Many companies are considering the option of leasing smaller space to ensure not just basic cleanliness and hygiene as per new sanitization standards, but also physical distancing compared to open spaces, implying better safety. Co-working spaces provide this advantage besides offering the flexibility to expand or downsize anytime based on need.
‘Smart’ is the new ‘Safe’
Some smart office technology solutions that can make the workplace safer and healthier are:
- UV-C light connected to an automated IoT platform can result in a robust and customizable sanitization system that can be run in unoccupied spaces during off hours.
- Automatic door openers and door locks enable a safer and more secure office building, and they also allow for keyless, contact-free entrances and exits.
- To prevent areas from becoming dangerously overcrowded, leaders and managers can use occupancy sensors and people counting devices to maintain and monitor appropriate occupancy and traffic levels.
- Installation of antimicrobial hardware throughout. Door handles, push/pull locks, emergency exit devices and more are now available with a silver ion coating that can help slow the spread of bacteria and viruses.
- Digital credentials and cloud-based systems to replace cards and physical badges Using elevators in batches especially in multi-tenant offices to ensure social distancing. Plus touchless technology for elevator buttons with a single security guard.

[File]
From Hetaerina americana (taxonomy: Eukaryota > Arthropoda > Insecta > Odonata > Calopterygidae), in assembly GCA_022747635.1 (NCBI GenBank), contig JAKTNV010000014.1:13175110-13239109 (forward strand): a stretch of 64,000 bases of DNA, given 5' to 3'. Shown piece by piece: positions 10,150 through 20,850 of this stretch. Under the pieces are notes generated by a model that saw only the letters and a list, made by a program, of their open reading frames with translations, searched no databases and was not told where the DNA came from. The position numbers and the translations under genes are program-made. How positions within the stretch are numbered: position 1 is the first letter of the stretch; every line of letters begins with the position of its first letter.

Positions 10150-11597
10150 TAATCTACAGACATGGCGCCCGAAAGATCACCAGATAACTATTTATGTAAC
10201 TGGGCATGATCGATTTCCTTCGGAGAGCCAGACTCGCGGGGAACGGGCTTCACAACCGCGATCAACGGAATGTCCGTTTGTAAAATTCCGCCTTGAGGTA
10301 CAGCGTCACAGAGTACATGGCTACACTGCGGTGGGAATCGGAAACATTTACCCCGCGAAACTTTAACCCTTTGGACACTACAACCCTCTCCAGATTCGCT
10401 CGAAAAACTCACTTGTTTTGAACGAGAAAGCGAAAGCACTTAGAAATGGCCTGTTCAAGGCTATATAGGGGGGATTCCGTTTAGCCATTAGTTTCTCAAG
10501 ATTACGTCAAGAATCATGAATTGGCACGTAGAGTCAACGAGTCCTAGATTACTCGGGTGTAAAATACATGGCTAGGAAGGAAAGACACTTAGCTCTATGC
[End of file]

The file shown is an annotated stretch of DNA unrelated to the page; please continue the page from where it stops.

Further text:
- Eliminating porous surfaces and fabrics throughout the premises as lobby chairs, carpets, and wall tapestries can harbor virus particles for up to a week without sanitization.
Co-working Ensures Workplace Safety
As the world of work is continuously evolving, co-working spaces provide all the necessary infrastructural and technological support to businesses for a safe and healthy work experience. With co-working on the rise, it’s easier than ever for workplaces to implement smart design and adopt the latest technology to ensure health and safety of workers. Agile offices, naturally, better meet the needs of an evolving workforce. Flexible workspaces, therefore, are a practical choice as companies rise up to face the new normal and by meeting the objective of de-densification.
The current and predicted market trajectory shows an exponential growth in preference for flexible co-working spaces and crafted office facilities with community support, collaboration, and knowledge engagement, offered by shared spaces. In the backdrop of the COVID-19 pandemic, not only the startups, but SMEs and giant players will also be preferring co-working spaces in the near-term, to ensure agility and flexibility, backed up with a sense of community.
The Government of India is committed to review the National Policy on Safety, Health and Environment at workplace and legislations through tripartite consultation, improve enforcement, compilation and analysis of statistics; develop special programmes for hazardous operations and other focus sectors, set up training mechanisms, create nationwide awareness, arrange for the mobilisation of available resources and expertise.